Incident of the Year

Too often, the wildland fire community talks only about the lessons learned from mistakes rather than those learned from successes- so we decided to focus on success!

2016

Fresno Fire (Texas)

Big Bend National Park managed the lightning ignited Fresno Fire in June 2016. The Fresno Fire was recognized for efforts to safely maximize beneficial fire. Management decisions were based on science and the desire to reintroduce fire to a fire-dependent landscape. Pre-planning and collaboration among park fire and resource staff allowed management of this fire for resource objectives, such as restoration of a historically overgrazed arid grassland.

*The nomination form for the 2017 Season will be available this summer. Think about how science is used to make decisions during wildfires as well as the level of collaboration among resource and fire staff… Feel free to form a group (for example: ops, PIO, resource staff…) to complete the nomination form!


2015

Whitetail and Sawmill Fires (Arizona)

Whitetail and Sawmill firesThe San Carlos Apache Tribe and the BIA San Carlos Agency teamed up to manage these fires simultaneously during the 2015 season. The Southwest Fire Science Consortium board chose to recognize these fires due to the efforts to safely maximize beneficial fire. Management decisions were based on science and the desire to build a mosaic of fire on the landscape capable of long-term resilience. Congratulations on a job well done!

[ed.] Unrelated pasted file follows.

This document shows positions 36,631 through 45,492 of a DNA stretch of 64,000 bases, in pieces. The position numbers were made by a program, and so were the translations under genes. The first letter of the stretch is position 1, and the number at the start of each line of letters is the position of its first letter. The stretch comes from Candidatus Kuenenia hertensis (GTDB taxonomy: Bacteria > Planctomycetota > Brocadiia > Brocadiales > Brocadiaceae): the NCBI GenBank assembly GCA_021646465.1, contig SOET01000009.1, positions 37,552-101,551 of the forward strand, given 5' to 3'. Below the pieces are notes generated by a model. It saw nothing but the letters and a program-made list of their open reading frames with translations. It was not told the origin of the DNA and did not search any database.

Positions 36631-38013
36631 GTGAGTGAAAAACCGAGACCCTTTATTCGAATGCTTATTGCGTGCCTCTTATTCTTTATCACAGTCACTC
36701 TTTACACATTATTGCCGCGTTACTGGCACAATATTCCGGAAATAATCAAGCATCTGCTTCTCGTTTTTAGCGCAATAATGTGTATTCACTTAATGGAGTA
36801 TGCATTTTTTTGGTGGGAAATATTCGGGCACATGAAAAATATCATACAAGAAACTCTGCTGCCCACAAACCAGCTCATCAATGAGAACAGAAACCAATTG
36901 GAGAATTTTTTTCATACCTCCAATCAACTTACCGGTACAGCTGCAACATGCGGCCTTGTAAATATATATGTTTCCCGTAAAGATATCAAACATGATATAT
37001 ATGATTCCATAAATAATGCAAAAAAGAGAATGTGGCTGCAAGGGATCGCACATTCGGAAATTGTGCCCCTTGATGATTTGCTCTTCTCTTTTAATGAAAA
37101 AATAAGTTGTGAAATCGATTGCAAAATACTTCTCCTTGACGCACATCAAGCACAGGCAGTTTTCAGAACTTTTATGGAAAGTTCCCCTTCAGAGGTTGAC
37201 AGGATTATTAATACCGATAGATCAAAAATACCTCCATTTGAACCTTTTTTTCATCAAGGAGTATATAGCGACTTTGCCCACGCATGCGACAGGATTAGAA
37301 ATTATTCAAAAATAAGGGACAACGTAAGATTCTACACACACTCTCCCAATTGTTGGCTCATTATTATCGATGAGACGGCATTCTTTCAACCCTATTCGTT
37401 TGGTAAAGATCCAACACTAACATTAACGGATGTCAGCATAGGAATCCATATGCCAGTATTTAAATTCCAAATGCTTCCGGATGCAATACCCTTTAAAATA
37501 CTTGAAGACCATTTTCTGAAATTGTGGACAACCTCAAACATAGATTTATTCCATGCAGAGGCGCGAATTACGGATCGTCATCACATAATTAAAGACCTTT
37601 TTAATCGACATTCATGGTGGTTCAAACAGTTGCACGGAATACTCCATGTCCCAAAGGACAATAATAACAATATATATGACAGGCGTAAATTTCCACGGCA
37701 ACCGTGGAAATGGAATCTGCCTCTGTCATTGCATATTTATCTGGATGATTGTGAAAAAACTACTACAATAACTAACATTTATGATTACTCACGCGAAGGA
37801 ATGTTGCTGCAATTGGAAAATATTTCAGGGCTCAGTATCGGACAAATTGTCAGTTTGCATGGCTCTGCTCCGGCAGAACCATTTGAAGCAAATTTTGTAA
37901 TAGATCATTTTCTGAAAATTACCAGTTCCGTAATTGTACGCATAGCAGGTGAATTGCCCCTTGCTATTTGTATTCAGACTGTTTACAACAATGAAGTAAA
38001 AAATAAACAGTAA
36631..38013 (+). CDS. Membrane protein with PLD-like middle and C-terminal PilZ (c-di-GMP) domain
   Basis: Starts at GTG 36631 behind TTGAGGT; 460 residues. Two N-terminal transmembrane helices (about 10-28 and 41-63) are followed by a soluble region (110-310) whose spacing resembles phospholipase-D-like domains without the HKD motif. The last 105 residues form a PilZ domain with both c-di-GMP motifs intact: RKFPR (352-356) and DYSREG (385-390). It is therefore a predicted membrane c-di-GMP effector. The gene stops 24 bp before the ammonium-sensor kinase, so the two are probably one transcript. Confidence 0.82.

2014

Two fires from the 2014 season were recognized by the Southwest Fire Science Consortium Executive Board for progressive management tactics and strategies used to apply beneficial fire to the landscape under difficult conditions. Awards were presented March 31, 2015 at the Southwest Incident Management Team meeting in Albuquerque, New Mexico.

PINO FIRE (New Mexico)

Lightning Ignited, Multiple Objectives

Beneficial fire was safely maximized on the landscape under challenging conditions. The fire’s proximity to neighborhoods and the potential risk involved increased the complexity of this fire. Smoke impacts to nearby cities made the decision to choose resource benefit a difficult one.

 

SLIDE FIRE (Arizona)

Human Ignited, Suppression Objectives

Beneficial fire was safely maximized on the landscape while maintaining suppression objectives. The decision to conduct nighttime burnouts allowed for in season burning that was overall ecologically beneficial and reduced fire hazard for neighboring communities.

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